One of the achievements in the office was liberating a pedestal by reviewing, culling and organising older paperwork. “It’s a task which often slides down the list as day-to-day demands shout louder,” explained Sam Hofer (Untangled), “but creating that additional space by scanning or shredding historical paperwork can make such a difference so it’s really worth the time investment.”

Smart Works were delighted to host the APDO team “Thank you all so much…your expertise was incredibly valuable to our staff, volunteers and clients.”

Catch the team in action with the video round-up of the day activities.

APDO Donate-a-Day Smart Works

Group photo (from left to right):

Front: Lizzie Grant (Simplify Stuff), Sarah Owen (A Place for Everything), by Marcella Caricasole (Think Tidy) and Nicki Munns (All Organised)

Back: Hannah Ashwell-Dickinson (Declutter with Hannah), Sam Hofer (Untangled), Heidi Vorster (All Organised) and Katherine Blackler (SortMySpace).


You can read about more Donate a Day activity by APDO members here!

APDO NOW 2018 Donate-a-Day

Kicking off NOW 2018 with GRACE

How long does it take four professional organisers to move 169 boxes from one stockroom to another? As Chloe Howat of Declutter With Chloe and her three team members found out during this National Organising Week (NOW) Donate-A-Day, you can accomplish a lot in an hour!

On the opening day of NOW 2018, Ingrid Jansen of Organise Your House; Sarah Bickers of Free Your Space; Carrie Ottolini – Professional Organiser and Chloë joined forces in South East London to help local charity, GRACE Refugee Aid organise their donation centre.

GRACE Refugee Aid

Created in 2015 in response to the growing refugee crisis, GRACE Refugee Aid sends clothing and essential supplies to those in need along the migration route in Greece and Syria. The Lee-based charity also supports destitute families locally and abroad with much needed clothing, bedding and baby accessories.

GRACE relies on generous donations from the local community, as well as an army of volunteers to sort and distribute donated clothing, shoes and more. But as GRACE founder Claire explained, “We’ve been in a state of disorganisation as core volunteers have been away over the last few months. We need help to put us back together again.” Time to call in the professionals.

APDO NOW 2018 Donate-a-Day Before

GRACE Refugee Aid: Before

The Donate-a-Day

During this Donate-A-Day, masterminded by former APDO President Ingrid Jansen, the team of four set out to improve GRACE’s stockroom efficiency by rethinking its layout and relocating clothing and footwear sorting stations. The often-neglected shoe racks were moved to a more prominent position to ensure they were given the attention needed to prepare them for shipping, and all donation boxes ready for collection were brought to the back of the building by the loading bay.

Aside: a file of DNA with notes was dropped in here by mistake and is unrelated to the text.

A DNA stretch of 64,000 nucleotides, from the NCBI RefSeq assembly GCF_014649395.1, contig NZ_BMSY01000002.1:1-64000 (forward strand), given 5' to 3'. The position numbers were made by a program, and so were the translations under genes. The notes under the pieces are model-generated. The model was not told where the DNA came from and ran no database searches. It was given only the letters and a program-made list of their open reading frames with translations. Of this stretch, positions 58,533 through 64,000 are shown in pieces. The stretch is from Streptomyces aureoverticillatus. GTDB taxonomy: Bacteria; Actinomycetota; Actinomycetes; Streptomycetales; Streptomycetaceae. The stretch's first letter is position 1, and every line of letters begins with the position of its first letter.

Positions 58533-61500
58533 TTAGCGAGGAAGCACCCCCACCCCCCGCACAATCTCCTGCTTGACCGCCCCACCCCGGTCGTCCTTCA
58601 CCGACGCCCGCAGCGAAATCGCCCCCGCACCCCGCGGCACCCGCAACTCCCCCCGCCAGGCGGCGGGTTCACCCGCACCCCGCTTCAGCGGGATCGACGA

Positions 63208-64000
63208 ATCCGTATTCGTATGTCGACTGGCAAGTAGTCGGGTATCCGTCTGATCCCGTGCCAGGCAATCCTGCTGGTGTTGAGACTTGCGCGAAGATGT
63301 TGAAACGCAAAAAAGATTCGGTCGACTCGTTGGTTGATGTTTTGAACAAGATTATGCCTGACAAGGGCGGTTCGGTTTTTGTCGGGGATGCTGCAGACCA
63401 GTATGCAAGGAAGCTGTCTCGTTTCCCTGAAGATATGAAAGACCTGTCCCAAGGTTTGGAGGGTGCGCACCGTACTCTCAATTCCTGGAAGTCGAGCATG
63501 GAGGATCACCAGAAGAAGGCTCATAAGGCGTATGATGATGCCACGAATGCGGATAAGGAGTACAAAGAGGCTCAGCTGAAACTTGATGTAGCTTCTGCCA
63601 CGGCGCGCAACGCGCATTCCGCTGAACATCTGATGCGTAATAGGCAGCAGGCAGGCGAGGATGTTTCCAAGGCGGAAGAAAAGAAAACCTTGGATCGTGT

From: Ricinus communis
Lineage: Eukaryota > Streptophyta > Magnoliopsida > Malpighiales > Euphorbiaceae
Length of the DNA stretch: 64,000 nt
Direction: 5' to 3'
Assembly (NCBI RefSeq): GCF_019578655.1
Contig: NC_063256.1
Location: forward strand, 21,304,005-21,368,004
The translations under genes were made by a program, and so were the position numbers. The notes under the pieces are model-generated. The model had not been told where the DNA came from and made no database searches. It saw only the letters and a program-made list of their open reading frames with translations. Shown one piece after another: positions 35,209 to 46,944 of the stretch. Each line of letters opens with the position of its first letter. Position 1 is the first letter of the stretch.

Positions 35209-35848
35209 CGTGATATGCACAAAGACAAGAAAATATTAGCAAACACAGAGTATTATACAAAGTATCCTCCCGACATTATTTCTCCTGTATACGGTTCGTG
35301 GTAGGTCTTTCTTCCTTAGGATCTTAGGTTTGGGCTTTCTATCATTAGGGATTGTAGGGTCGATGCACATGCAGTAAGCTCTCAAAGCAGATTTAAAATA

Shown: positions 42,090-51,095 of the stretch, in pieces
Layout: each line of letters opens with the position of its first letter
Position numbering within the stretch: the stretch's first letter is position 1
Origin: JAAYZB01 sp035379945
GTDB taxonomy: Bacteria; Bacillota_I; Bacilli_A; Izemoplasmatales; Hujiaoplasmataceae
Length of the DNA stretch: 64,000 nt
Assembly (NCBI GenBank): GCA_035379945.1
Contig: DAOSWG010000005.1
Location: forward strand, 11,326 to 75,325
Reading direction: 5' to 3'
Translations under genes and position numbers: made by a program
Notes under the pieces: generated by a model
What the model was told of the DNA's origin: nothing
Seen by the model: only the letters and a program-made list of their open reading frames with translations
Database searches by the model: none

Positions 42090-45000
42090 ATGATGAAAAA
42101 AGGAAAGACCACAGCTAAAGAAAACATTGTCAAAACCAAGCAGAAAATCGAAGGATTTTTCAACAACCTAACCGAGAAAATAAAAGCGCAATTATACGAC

After four hours of heavy-lifting and a helping hand from GRACE volunteer Tara, the APDO team had created a more organised and efficient system for sorting donations. And we’re pleased to report ‘the client’ was equally thrilled with the results. Claire said, “It’s been absolutely fantastic having four APDO members helping out and getting us ready for our next shipment. I can’t say how grateful I am.”

APDO NOW 2018 Donate-a-Day After

GRACE Refugee Aid: After

And what did our APDO members make of the day?

“I fully support Donate-A-Day because it’s important for us as professional organisers to give back. We have such special skills that we can share with others. We donate a lot to charity shops thanks to our clients but to be able to donate our time and skills is really important too. And GRACE Refugee Aid couldn’t be a more worthy cause to support”, said Ingrid.

Chloë added, “It never ceases to amaze me what APDO members can achieve when we work together, especially when we’re motivated by such a valuable and essential cause. In just a few short hours, GRACE’s stockroom became a functional space with a defined system for sorting donations.”

“Being new to the professional organising industry and seeing the time and effort given during Donate-A-Day by professional organisers is amazing. I was thrilled to be involved, we made such a huge difference to the organisational systems used at GRACE.  I feel proud to be part of such great association, helping others to get organised during National Organising Week”, said Carrie.

Sarah added, “During National Organising Week we focus on the organising element of our job as opposed to the decluttering we are usually better known for. Doing a Donate-A-Day with a charity is an incredibly rewarding challenge for everyone involved. This is the third year of Donate-A-Day and I can’t recommend it enough – it’s wonderful to be a part of something like this”.

APDO N2018 Donate-a-Day group

National Organising Week

A huge thank you to Ingrid, Sarah, Carrie and Chloë for donating their time during NOW 2018. And keep your eyes peeled for more Donate-A-Day action throughout the week from professional organisers across the country, as well as professional tips and tricks to help you get organised, and a series of daily interviews with professional organisers from around the UK.

You can read more about APDO members’ activity this National Organising Week on the blog. And if this has inspired you to get more organised this NOW2018, you can find your local professional organiser here.



Dress for Success Donate a Day

“Donate a Day” to Charity


Dress for Souccess APDO log

This guest post is provided by Katherine Blackler (SortMySpace Ltd) who covers London and the South East. She talks fondly of turning her vision to help a worthwhile cause into reality for NOW National Organising Week 2016.